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  5. Burnette Foods, Inc. - 03/24/2014
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WARNING LETTER

Burnette Foods, Inc.


Recipient:
Burnette Foods, Inc.


United States

Issuing Office:
Detroit District Office

United States


  

Department of Health and Human Services logoDepartment of Health and Human Services

Public Health Service
Food and Drug Administration
 Detroit District
300 River Place
Suite 5900
Detroit, Ml 48207
Telephone: 313-393-8100
FAX: 313-393-8139 

 

WARNING LETTER
2014-DET-07
 
March 24, 2014
 
 
VIA UPS                                                                   
 
Mr. William R. Sherman
President
Burnette Foods, Inc.
200 State Street
East Jordan, MI 49727
 
                                                                                               
Dear Mr. Sherman:
 
The Food and Drug Administration (FDA) conducted an inspection of your food facility where you manufacture acidified food, including hummus, located at 87171 County Road 687, Hartford, Michigan on November 26 through December 4, 2013. The inspection revealed serious violations of the regulations for acidified foods, Title 21, Code of Federal Regulations, Part 108, Emergency Permit Control, and Part 114, Acidified Foods, (21 CFR 108 and 114). Accordingly, we have determined that your acidified food products are adulterated within the meaning of Section 402(a)(4) of the Federal Food, Drug, and Cosmetic Act (the Act), 21 U.S.C. § 342(a)(4), in that they have been prepared, packed, or held under insanitary conditions whereby they may have become contaminated with filth, or whereby they may have been rendered injurious to health. You can find the Act and the Acidified Food regulations through links on FDA’s home page at http://www.fda.gov.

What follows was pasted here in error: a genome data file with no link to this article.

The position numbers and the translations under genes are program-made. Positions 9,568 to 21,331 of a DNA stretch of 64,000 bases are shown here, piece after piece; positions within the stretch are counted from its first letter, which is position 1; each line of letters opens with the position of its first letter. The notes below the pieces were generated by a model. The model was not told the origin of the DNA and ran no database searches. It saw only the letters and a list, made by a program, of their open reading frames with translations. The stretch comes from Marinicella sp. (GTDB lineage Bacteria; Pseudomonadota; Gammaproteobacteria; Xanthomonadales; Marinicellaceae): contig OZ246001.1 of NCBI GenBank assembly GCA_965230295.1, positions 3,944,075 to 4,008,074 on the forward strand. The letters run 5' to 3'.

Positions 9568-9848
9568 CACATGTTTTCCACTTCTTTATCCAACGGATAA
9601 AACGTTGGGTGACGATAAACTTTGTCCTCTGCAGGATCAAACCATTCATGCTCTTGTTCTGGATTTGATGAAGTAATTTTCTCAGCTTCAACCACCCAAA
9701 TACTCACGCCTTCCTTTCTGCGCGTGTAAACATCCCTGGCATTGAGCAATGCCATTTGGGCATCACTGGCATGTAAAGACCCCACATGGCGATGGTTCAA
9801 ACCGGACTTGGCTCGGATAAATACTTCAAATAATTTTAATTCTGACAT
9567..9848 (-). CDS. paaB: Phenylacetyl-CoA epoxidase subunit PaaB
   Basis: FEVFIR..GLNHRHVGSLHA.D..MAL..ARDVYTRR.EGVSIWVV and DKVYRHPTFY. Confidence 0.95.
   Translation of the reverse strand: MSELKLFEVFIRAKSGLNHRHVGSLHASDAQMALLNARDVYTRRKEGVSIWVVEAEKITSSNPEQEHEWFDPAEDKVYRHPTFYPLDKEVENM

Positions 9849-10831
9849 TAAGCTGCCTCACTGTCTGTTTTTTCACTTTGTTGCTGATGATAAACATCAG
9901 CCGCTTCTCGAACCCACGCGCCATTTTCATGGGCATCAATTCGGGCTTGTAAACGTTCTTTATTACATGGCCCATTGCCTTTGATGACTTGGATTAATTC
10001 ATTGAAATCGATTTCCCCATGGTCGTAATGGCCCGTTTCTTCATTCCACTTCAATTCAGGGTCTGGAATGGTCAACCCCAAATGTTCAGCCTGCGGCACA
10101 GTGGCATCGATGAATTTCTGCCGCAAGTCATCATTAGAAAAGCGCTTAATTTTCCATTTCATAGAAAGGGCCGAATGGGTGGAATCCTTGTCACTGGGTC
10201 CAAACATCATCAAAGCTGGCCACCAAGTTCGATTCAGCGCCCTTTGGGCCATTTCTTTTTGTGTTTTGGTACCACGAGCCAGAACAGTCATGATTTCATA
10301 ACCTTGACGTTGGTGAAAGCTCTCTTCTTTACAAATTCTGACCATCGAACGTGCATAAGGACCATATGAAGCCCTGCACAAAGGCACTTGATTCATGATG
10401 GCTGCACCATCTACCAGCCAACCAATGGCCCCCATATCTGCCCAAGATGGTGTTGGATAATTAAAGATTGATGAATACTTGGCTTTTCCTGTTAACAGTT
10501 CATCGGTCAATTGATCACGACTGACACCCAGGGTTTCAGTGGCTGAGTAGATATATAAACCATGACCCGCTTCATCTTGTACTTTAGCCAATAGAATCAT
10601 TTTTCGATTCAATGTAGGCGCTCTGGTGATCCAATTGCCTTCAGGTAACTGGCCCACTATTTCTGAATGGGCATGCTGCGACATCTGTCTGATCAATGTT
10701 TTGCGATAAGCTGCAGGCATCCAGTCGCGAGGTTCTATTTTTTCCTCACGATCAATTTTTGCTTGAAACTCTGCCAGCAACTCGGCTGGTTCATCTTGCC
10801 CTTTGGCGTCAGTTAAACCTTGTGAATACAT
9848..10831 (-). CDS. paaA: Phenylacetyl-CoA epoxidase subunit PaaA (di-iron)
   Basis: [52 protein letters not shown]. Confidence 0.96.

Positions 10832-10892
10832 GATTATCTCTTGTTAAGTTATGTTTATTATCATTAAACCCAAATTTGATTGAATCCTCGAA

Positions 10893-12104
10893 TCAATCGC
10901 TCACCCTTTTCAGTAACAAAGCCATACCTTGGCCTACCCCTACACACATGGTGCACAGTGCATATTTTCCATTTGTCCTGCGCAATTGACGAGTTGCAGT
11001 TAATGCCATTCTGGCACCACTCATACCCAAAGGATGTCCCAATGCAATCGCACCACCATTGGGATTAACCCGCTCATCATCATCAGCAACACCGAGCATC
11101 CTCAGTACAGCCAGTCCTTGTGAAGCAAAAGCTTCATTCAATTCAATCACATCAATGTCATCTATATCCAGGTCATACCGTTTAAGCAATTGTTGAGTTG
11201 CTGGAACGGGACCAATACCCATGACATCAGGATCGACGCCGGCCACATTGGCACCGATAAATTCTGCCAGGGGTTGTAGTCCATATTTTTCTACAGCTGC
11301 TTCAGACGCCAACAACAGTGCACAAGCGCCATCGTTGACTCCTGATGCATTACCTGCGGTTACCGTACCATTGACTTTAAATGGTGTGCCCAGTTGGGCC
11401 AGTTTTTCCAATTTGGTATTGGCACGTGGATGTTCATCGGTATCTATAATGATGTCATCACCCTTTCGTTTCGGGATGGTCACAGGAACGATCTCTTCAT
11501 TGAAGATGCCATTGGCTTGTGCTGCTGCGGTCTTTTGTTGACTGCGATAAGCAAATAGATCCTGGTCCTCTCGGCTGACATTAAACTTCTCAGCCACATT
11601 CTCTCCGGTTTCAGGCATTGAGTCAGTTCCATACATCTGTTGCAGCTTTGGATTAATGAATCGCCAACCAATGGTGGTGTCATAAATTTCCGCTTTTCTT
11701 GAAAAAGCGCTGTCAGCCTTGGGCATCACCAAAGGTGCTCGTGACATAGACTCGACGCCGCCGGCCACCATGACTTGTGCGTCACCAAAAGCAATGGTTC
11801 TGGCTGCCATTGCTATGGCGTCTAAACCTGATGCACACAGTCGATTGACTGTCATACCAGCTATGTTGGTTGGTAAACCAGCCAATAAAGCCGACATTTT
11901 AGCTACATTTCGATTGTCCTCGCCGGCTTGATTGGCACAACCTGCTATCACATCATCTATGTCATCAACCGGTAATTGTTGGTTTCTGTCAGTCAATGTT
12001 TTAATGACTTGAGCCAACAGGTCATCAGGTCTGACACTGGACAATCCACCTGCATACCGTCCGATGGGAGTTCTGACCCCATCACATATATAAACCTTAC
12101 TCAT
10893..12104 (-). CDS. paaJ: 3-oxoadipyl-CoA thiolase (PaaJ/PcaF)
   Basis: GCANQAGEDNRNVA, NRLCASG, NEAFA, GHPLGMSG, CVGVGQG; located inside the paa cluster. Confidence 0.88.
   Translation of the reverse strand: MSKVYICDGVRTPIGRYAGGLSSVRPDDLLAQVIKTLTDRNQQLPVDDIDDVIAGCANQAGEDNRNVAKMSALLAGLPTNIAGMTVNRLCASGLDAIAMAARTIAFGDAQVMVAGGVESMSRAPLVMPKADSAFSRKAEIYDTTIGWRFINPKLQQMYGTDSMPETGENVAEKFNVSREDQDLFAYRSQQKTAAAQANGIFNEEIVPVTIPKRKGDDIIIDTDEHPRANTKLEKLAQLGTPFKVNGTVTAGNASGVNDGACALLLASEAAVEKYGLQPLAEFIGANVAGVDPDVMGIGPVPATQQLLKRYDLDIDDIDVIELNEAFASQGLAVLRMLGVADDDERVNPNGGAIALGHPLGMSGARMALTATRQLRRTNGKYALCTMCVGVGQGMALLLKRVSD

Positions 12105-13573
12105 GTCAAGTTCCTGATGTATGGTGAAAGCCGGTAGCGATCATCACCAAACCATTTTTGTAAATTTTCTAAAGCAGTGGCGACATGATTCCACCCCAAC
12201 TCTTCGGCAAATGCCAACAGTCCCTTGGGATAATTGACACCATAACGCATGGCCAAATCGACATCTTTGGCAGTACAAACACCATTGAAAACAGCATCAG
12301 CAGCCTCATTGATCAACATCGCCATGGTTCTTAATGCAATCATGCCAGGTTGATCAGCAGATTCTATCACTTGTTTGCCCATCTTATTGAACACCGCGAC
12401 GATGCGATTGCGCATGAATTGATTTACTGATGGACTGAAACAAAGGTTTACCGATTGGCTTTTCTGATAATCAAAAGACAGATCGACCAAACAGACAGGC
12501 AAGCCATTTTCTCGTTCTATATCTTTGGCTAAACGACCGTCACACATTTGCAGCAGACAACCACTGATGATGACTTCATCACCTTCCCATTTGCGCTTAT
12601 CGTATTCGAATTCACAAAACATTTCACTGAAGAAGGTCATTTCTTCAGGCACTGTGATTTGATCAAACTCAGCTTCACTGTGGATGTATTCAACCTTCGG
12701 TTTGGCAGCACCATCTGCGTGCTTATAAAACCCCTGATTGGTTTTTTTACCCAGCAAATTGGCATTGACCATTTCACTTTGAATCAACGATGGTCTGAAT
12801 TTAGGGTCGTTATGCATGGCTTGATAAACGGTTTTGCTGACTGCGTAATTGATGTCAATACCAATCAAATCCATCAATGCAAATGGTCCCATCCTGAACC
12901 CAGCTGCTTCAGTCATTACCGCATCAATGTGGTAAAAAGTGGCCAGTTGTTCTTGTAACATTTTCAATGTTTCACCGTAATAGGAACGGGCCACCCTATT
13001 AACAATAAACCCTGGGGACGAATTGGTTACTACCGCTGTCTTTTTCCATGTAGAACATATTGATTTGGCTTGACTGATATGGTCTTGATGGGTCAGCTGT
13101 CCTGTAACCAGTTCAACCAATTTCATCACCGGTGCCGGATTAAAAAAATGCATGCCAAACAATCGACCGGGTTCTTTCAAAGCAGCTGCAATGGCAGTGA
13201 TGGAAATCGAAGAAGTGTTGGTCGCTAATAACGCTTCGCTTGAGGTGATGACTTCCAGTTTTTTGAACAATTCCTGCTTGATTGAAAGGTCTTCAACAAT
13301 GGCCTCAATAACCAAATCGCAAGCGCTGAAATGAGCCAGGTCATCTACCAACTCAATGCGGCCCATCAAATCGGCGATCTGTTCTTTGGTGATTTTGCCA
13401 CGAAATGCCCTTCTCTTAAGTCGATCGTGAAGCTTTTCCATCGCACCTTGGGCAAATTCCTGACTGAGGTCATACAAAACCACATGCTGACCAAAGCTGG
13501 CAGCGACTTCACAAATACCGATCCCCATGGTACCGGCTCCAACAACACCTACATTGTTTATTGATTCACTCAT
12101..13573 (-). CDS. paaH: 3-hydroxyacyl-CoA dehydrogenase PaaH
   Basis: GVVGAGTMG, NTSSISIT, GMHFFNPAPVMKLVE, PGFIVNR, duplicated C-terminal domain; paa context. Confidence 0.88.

As an acidified food processor, you are required to comply with the Act and the federal regulations relating to the processing of acidified foods and current good manufacturing practices. These regulations are described in 21 CFR Part 108, Emergency Permit Control, and in 21 CFR Part 114, Acidified Foods. The Emergency Permit Control regulation was issued, in part, pursuant to Section 404 of the Act (21 U.S.C. § 344). A temporary emergency permit may be required for acidified foods whenever a processor has failed to fulfill the requirements of 21 CFR 108, Subpart B, including registration and filing of process information, and the mandatory requirements of 21 CFR 114.
 
Our office is in receipt of your response dated December 12, 2013 to the FDA 483, Inspectional Observations issued at the close of the inspection on December 4, 2013. The response was received in our office on December 20, 2013. We have reviewed the response and find the corrective actions to be inadequate, in that, you have not provided the revised processing records and batch sheets. We are aware you submitted a revision to the filing for shelf stable hummus on January 21, 2014 through the LACF Website. However the filing was returned to you with the request for additional information.
 
Your significant violations were as follows:
 
1)    A commercial processor engaged in processing acidified foods in any registered establishment shall process each food in conformity with at least the scheduled processes filed under 21 CFR 108.25(c)(2) in order to comply with 21 CFR 108.25(c)(3)(i). However your firm failed to process your acidified foods in conformity with at least the scheduled processes filed under 21 CFR 108.25(c)(2). Specifically,
 
a.    Your firm’s filed scheduled process for Shelf Stable Hummus, FCE 03664; SID: 2013-07-29/001 has a process temperature of (b)(4). However, your manufacturing records show that the hummus manufactured on November 18, 2013 had one batch processed at (b)(4) and (b)(4) batches processed at (b)(4)